The answer, I think, is fear.

It’s here that I think about my friend Ray. A couple of years ago Ray started pursuing a solo music career. In the time since we’ve chatted a bunch about how this endeavour is large and nebulous and challenging and, at times, frightening. And yet, she’s been killing it. In the last year, for example, she has completed a residency at the National Arts Centre, played in a variety of festivals, released her debut EP, had her US debut, opened for Esparanza Spalding…it goes on. Next month, she’s opening for Coeur de Pirate (WHAT). Her dedication is nothing short of inspiring. I am constantly in awe at what she’s able to achieve, and look up to her a lot.

When I think about the jumbled list of projects and endeavours I’ve been embarking on, I know that they too have their merits. I know that they, too, contain an element of fear and uncertainty conquering. But there’s a gulf that exists between doing a comedy show, and making comedy the thing you do. Between hanging some art in a coffee shop, and making art how you make your living.

And maybe neither of those things are the thing I want or am meant to do. And so maybe it’s fine that they’ve been one-off experiences. But I feel like I’ll never know, because I’m afraid to try.

I’ve been okay with the idea of taking on a manageale level of risk. Enough to move out here, to St. John’s. Enough to potentially look like a goof in front of a room full of friends, while performing a comedy show. Enough to potentially lose a few hundred dollars on art supplies.

But never enough for anything more than that. Never enough to commit to a world view and then risk having that world view crumble. Keeping with the flip-flop no-questions-answered nature of this blog post, maybe that’s okay, too.

But maybe that’s why I feel like a bouncy ball in a frictionless room.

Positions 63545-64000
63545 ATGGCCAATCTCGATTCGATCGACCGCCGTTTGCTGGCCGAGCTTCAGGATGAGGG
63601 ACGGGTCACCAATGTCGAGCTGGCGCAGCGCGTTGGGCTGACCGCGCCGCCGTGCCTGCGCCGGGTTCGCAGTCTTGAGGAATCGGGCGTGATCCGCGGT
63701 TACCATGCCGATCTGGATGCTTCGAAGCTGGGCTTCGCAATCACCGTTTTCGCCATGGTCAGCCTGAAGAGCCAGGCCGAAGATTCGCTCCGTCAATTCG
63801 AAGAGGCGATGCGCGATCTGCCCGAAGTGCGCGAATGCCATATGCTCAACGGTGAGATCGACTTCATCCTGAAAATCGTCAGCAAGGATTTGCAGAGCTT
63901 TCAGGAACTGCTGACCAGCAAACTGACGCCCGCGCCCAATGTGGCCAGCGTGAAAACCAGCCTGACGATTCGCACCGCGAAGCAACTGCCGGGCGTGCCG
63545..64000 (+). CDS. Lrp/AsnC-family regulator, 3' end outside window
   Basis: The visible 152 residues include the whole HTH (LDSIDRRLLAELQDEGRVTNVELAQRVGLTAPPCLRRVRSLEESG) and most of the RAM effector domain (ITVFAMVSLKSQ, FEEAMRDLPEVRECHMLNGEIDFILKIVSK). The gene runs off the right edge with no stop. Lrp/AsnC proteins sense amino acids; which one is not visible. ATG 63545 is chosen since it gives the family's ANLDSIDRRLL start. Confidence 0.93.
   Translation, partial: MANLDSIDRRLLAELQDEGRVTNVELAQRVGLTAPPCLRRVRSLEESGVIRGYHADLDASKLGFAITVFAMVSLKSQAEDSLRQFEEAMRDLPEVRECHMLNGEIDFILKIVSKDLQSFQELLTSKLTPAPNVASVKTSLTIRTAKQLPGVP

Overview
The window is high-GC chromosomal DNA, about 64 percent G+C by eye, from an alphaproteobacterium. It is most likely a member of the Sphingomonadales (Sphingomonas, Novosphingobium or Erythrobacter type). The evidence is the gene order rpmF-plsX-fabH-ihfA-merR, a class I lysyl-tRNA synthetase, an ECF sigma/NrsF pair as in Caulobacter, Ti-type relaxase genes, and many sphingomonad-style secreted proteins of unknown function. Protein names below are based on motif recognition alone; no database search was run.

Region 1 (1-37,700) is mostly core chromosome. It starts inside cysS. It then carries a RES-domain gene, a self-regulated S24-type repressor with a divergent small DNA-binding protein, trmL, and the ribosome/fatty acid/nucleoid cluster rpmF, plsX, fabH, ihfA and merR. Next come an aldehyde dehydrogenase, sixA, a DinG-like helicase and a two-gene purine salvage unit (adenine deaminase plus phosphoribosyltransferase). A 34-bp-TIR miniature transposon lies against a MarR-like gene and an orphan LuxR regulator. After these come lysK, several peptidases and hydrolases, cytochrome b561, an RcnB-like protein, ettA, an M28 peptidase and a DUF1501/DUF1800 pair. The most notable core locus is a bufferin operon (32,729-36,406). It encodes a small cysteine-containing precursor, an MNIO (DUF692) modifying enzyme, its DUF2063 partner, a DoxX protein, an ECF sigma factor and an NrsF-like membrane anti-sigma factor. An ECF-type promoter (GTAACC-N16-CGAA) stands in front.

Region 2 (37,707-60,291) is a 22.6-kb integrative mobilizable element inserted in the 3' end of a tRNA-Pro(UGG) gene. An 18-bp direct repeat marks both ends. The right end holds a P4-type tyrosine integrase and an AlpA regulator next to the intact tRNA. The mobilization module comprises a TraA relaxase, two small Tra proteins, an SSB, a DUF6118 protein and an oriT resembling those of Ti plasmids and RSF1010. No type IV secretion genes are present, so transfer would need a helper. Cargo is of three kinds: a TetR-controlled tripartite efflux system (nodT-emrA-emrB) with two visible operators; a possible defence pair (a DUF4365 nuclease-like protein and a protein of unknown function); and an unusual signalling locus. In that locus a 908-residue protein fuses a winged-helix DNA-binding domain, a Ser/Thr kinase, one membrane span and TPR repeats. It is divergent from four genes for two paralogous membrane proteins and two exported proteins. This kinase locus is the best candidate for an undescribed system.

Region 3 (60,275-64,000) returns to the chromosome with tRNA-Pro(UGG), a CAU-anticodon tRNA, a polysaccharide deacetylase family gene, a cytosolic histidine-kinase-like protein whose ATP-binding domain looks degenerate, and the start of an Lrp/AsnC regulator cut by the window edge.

Maybe that’s what I need to change.

I’m still working on figuring that out.

 

Until next time.

Ambiguously yours,

-t

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On searching for a former clarity

I feel like I’ve gotten horribly lost in the Bermuda Triangle that is the transition to stable, adult life. Not the physical me, of course, for that body currently sits on the sunny patio of Jimmy’s Coffee, in Kensington Market, scrawling these notes in a too-small notebook with a too-inky pen. No, it’s the person inside this outer shell that feels hardly recognizable.

I’ve thought this to be the case for some time now, but have been holding out hope for the return of the more familiar, more comfortable, me. With posters on phone poles and photos on milk cartons, I’ve stumbled through day-to-day routines filled with the naive hope that his return was just around the corner. That if I could just catch a break in the aimless and never-ending job search. If I could just paint the right thing. If I could just send that tough route. If I just bought the right pen and sat in the right café and listened to the right tunes, he’d return. With a sudden gust of inspiration, he’d send ink splashing across swiftly turning pages.

If I could just…If I could just.

But I can’t. And instead, the landscape of my life remains a barren wasteland of half-baked ideas and unfinished projects. The corpses of books half read and canvases half-filled lie alongside the ghosts of stories half written and photos never taken. Languishing bodies indistinguishable from the spirits of unrealized potential, all lost amid my internal clutter.

Every once in a while I think I’ve figured it out and in these moments I am Einstein, and a careful mixture of caffeine and exhaustion is my E=mc2. In these moments, it seems as though I’ve found the thing to kick-start this ailing engine inside of me. And I do, momentarily. And I’ll design or write or shoot and I’ll feel as though old-me has returned. With newfound energy and excitement, all aspects of regular life get pushed to the side. My sleeping schedule implodes, I forget to eat, and my once neat and tidy room becomes consumed by a chaos of productivity.

And then…gone. The pen stops moving, the paint starts drying, the pages stop turning, and I’m hurdled back off the wall I’d been climbing, left hanging in an empty space, unsure of which way is up.

In these brief flashes, I let myself think maybe, possibly, old me is here to stay. But with each departure the fall feels farther and farther, and makes the next appearance harder and harder to come by.